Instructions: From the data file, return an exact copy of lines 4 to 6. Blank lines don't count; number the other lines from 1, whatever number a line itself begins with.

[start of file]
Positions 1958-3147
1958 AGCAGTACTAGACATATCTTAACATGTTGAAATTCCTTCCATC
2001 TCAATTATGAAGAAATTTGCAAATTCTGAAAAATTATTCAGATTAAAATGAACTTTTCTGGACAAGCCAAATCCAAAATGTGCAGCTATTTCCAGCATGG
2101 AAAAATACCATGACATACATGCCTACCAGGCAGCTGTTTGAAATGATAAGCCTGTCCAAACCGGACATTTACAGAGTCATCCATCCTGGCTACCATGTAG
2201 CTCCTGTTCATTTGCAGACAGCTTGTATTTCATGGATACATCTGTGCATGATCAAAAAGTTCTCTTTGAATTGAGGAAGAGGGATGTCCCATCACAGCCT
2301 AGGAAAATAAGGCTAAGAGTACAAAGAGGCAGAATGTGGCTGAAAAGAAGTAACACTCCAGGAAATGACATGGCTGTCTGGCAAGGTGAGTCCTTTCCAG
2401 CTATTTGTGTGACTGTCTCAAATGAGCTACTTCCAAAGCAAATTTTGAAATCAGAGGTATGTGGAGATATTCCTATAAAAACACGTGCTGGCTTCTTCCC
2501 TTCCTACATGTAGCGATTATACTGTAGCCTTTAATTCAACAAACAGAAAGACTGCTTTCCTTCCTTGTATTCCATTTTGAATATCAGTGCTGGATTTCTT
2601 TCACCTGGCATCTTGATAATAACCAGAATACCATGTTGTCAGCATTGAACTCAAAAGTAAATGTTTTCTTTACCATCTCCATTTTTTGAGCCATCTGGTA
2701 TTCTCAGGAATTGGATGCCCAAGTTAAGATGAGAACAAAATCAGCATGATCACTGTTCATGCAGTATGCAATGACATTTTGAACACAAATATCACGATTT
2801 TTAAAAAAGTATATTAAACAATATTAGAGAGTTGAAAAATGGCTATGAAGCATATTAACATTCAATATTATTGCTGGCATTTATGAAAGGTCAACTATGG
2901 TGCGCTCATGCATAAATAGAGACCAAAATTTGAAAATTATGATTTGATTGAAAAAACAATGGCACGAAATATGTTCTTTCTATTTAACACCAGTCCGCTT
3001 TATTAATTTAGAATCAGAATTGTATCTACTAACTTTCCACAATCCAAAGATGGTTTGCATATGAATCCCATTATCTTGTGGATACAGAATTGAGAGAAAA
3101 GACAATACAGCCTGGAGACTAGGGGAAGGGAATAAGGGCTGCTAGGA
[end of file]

2101 AAAAATACCATGACATACATGCCTACCAGGCAGCTGTTTGAAATGATAAGCCTGTCCAAACCGGACATTTACAGAGTCATCCATCCTGGCTACCATGTAG
2201 CTCCTGTTCATTTGCAGACAGCTTGTATTTCATGGATACATCTGTGCATGATCAAAAAGTTCTCTTTGAATTGAGGAAGAGGGATGTCCCATCACAGCCT
2301 AGGAAAATAAGGCTAAGAGTACAAAGAGGCAGAATGTGGCTGAAAAGAAGTAACACTCCAGGAAATGACATGGCTGTCTGGCAAGGTGAGTCCTTTCCAG